BT Openreach boss wants you to know that deep down, they care
Here's a webpage of infographics. Now stop whinging, peons
BT's Openreach is today releasing a service dashboard for customers in an attempt to be more transparent about its “performance issues” over areas such as missed appointments.
Chief exec of Openreach Clive Selley said in a call that missed appointments by BT were down by one-third compared with last May.
"I'm confident we will meet our target of halving that," he said.
He added: "This is one of the things needs to get better at on the service front... I think it is a real irritant to customers if we book an appointment with you and don’t show that is one of the service parameters we have fixed the team on."
Openreach wants to reduce its missed appointments to 2.5 per cent. It has not released an overall figure for no-shows. The biz completes around 170,000 per week, although not all of those require appointments.
To what extent the dashboard is just a PR damage control exercise for BT's poor track record remains to be seen.
The former state monopoly is currently in talks with Ofcom over its future governance of Openreach. While the regulator stopped short of recommending a full separation of the businesses earlier this year, it still wants a stronger Chinese wall between the entities. In its Digital Communications Review Ofcom found that Openreach still acts primarily in the interests of BT.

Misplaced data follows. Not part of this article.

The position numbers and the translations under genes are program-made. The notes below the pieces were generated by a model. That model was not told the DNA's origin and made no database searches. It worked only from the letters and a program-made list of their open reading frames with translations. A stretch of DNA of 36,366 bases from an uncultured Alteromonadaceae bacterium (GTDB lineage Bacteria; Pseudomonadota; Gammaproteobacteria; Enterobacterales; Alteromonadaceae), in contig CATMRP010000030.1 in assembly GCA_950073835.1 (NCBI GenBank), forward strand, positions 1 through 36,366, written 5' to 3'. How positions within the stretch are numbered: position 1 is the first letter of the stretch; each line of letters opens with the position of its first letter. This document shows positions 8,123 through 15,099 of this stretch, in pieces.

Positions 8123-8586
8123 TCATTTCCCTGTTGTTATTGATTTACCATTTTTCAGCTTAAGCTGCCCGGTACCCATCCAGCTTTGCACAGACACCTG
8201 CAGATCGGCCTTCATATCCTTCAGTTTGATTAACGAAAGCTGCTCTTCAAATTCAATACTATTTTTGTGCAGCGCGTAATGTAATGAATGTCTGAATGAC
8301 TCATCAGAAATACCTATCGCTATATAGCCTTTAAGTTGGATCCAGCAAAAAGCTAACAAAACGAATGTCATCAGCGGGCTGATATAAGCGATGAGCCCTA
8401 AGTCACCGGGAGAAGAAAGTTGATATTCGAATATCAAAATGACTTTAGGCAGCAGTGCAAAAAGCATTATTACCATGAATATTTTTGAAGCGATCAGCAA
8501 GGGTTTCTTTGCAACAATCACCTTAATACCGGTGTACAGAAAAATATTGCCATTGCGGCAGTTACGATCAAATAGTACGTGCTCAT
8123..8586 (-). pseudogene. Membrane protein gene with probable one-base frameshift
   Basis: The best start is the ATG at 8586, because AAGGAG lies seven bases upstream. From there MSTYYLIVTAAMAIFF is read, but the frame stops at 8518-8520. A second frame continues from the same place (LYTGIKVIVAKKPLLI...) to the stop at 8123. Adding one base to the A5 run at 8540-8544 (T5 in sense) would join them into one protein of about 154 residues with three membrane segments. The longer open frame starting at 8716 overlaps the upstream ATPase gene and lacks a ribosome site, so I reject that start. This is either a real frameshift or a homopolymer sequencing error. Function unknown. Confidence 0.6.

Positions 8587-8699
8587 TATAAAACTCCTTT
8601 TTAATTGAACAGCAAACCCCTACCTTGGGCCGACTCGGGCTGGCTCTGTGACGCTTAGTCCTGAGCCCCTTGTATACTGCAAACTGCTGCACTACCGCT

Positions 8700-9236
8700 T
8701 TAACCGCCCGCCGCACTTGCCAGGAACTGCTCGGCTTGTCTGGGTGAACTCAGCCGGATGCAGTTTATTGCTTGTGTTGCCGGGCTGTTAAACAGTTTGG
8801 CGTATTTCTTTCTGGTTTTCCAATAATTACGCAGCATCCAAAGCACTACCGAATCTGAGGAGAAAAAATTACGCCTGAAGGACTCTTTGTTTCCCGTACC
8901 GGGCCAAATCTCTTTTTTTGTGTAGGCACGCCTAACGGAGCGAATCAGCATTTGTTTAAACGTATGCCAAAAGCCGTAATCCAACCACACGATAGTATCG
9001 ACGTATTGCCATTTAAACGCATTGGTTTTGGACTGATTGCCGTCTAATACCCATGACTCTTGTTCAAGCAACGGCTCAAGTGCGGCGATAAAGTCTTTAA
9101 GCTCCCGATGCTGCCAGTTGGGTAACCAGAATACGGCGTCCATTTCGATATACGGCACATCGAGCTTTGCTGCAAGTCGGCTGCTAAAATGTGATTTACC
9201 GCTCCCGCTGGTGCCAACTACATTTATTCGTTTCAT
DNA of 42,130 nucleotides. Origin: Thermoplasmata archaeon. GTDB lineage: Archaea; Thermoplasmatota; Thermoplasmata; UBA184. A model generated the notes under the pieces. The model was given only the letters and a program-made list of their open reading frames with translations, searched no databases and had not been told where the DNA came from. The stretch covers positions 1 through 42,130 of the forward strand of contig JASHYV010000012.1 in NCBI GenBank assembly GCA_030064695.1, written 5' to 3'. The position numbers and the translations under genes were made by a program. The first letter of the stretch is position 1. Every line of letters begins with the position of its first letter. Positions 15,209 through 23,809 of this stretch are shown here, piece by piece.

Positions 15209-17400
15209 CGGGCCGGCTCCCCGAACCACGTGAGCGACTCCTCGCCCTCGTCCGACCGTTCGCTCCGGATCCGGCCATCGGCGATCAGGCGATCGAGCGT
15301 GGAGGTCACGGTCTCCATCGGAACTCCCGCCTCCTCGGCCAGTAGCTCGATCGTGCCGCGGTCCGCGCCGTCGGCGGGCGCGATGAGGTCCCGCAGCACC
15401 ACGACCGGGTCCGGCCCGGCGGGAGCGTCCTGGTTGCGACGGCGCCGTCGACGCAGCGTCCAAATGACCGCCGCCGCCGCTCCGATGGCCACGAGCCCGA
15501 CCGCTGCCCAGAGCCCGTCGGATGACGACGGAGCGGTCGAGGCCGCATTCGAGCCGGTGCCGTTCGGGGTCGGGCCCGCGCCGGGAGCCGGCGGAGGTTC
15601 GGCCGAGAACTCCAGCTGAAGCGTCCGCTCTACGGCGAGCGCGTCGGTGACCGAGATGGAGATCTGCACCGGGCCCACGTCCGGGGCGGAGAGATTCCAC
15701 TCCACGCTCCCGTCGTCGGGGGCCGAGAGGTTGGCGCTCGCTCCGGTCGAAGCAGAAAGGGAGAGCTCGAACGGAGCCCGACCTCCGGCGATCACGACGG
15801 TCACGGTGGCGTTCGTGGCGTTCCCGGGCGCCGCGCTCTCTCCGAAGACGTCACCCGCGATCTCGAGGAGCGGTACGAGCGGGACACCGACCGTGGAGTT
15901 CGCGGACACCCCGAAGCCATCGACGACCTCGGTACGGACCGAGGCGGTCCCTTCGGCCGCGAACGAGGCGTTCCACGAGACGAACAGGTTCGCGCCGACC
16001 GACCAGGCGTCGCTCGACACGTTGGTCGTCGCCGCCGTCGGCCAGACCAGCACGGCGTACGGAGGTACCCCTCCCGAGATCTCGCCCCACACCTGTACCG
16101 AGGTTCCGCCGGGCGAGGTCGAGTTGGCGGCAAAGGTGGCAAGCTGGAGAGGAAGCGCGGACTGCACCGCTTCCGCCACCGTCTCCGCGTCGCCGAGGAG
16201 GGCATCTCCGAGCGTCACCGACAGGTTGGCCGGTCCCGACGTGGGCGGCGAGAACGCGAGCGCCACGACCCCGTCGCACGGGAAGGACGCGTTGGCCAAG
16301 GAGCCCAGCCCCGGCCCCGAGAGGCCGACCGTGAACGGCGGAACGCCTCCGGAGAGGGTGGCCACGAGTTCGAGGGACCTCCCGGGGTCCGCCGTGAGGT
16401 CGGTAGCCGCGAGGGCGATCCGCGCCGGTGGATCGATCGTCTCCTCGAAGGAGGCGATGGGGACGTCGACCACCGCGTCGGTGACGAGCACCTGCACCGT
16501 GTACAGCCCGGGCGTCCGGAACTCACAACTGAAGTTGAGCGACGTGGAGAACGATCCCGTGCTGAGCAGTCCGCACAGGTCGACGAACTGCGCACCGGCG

In its proposals, Ofcom said Openreach should be a legally separate company within BT, saying all its directors would be required to make decisions in the interests of all Openreach’s customers and that the new entity should have its own board.
According to Ofcom, Openreach's initial submission for its voluntary reform plans "didn't cut the mustard".
Asked at what stage BT is in its negotiations with Ofcom, Selley said: “We're in ongoing discussions, so we can’t go into detail. BT group has made an offer which establishes a more functionally separate Openreach with governance, which we think will meet the obligations of the Digital Communications Review.”
Selley said he could not give a timeline as to when those negotiations will conclude. However, Ofcom has said if BT cannot come up with suitable proposals it will force through changes.
He also said the former state-monopoly was in a prime position to deliver the government's promise of a 10Mbps 'universal service obligation' – something most providers have met with scepticism.
"I am very keen that we proactively that we address the final five per cent and offer speeds – I think we are uniquely placed to do it and we are actively talking to government and regulator in how we will do it."
He said BT would not be pushing for the scheme to be publicly funded.
Under the last government, BT received £530m in public funding to provide 90 per cent of homes broadband speeds of at least 24Mbps. The programme was subject to delays and heavy criticism, but BT reckons it will soon be complete. ®